Perth bike-share company urbi has showcased the success of its Joondalup bike network to Australia’s leading town planners attending the recent Planning Institute of Australia’s National Congress.
Delegates attending the national conference took the opportunity to experience first hand how the bike-share program was contributing to making Joondalup a healthier and more dynamic city.
urbi Everyday Biking Officer, Jeremey Murray, said: “It was fantastic to showcase the benefits of urbi’s bike-share system in Joondalup and its potential to create vibrant and active communities.
“Many leading planning experts recognise that bike-share will be part of the future solution to build better Australian communities.”
The urbi trial fits within the objectives of The Perth Transport Plan: for 3.5 Million People and Beyond – a joint initiative from the Department of Transport, Public Transport Authority and Main Roads WA. urbi has the support of many organisations such as Westcycle and Bicycling Western Australia.
urbi is halfway through a trial of its bike-share program, in partnership with the City of Joondalup. The company has about 60 of its distinctive blue bikes available to ride in and around Joondalup, spread between nine bike-share stations, containing up to 10 bikes each. It is the first time a Local Government has joined with a private operator to operate this type of community transport initiative in WA.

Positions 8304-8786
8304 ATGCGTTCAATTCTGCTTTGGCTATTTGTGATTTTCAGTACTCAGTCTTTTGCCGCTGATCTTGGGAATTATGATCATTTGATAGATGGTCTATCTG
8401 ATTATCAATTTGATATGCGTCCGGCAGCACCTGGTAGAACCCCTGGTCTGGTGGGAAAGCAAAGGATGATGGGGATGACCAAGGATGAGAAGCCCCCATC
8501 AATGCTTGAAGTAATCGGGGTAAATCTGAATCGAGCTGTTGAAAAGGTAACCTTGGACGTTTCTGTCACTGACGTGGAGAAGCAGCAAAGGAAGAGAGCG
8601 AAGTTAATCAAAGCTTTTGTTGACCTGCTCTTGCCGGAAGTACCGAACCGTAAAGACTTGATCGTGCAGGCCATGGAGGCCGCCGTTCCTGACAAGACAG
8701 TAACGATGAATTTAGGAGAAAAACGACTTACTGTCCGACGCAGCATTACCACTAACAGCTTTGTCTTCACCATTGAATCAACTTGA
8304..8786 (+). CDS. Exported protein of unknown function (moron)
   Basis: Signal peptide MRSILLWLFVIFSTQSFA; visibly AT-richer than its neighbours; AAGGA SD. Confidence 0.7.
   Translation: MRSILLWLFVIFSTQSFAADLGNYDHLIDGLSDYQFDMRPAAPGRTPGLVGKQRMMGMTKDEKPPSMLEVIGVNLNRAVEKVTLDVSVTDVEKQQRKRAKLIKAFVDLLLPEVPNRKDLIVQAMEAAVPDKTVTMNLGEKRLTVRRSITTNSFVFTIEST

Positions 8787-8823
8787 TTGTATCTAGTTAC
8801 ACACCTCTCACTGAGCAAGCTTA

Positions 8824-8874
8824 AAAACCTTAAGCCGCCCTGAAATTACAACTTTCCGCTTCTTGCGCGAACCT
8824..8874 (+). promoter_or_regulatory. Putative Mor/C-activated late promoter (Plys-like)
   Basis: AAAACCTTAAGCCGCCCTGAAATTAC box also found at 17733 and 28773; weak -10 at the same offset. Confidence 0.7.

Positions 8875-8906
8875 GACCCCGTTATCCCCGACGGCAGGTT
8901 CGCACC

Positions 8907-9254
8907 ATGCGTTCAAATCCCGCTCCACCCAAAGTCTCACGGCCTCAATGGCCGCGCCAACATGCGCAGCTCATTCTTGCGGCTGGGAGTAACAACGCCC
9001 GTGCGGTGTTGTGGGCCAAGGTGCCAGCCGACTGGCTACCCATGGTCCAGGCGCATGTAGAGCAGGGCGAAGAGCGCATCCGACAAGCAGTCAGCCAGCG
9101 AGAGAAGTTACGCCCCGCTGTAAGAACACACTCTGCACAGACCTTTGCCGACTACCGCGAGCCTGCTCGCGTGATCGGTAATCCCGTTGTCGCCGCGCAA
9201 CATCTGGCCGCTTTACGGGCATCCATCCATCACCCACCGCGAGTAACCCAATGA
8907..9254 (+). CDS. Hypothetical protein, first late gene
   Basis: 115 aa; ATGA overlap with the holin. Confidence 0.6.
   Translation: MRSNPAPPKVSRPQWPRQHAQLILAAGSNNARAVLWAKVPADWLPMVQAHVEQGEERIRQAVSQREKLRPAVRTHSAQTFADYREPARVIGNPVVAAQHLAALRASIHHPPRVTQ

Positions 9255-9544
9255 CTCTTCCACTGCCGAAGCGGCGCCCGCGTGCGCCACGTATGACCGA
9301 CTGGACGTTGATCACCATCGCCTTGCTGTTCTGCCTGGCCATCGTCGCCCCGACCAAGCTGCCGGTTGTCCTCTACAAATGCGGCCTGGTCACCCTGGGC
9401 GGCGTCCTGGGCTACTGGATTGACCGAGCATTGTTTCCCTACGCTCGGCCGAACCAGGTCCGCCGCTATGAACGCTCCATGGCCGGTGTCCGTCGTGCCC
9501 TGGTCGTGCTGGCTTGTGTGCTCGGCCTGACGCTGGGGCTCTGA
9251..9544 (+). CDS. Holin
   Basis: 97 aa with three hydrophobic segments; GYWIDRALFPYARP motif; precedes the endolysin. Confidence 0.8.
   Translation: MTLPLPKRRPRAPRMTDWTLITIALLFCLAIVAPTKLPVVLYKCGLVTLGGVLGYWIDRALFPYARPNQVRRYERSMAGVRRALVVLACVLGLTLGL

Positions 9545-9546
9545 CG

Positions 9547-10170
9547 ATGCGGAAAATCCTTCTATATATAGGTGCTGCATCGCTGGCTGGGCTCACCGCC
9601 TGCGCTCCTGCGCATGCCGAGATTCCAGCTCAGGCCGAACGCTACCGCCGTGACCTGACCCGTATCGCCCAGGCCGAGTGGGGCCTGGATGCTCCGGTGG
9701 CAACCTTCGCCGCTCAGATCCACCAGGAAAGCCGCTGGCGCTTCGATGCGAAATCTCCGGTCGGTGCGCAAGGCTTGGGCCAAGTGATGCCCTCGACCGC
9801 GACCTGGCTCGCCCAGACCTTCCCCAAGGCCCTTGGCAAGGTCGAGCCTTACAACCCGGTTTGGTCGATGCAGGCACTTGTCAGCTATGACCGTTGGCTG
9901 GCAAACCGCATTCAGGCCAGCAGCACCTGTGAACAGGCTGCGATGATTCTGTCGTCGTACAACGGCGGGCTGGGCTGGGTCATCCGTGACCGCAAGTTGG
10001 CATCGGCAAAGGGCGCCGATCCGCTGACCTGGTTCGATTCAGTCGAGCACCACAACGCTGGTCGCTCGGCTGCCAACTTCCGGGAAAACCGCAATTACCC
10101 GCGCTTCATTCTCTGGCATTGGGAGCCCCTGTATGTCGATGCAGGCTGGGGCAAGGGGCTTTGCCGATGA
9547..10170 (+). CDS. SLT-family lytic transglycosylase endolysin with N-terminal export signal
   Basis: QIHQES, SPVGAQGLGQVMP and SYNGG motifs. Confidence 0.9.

To date, the bikes have been used a range of people including local residents, commuters, shoppers, tourists and students. The high-quality blue bikes come with the option of helmets, with urbi being the world’s only bike-share initiative with a fully-integrated helmet solution. The helmets are stored in cabinets next to the bikes.
The bike stations are easily located using the urbi application and include the Joondalup Health Campus, Edith Cowan University’s Joondalup Campus, Lakeside Joondalup Shopping Centre, and the Department of Transport’s Joondalup office.
urbi was established in Perth by the owners of BikeValet. Its longer term aim is to organise a network of communities throughout Perth in which bicycles can be hired and left at depots for collection.
Under the urbi business model, bikes can be left for collection meaning the user is not responsible for returning it to where it was hired. This should help avoid the problem of abandoned bikes that have been seen in other cities using different bike-share programs.
This article is the second of 'Adapters', a series exclusively for Perth Media clients and partners, profiling news of innovative small businesses, start-ups and not for profits in WABN.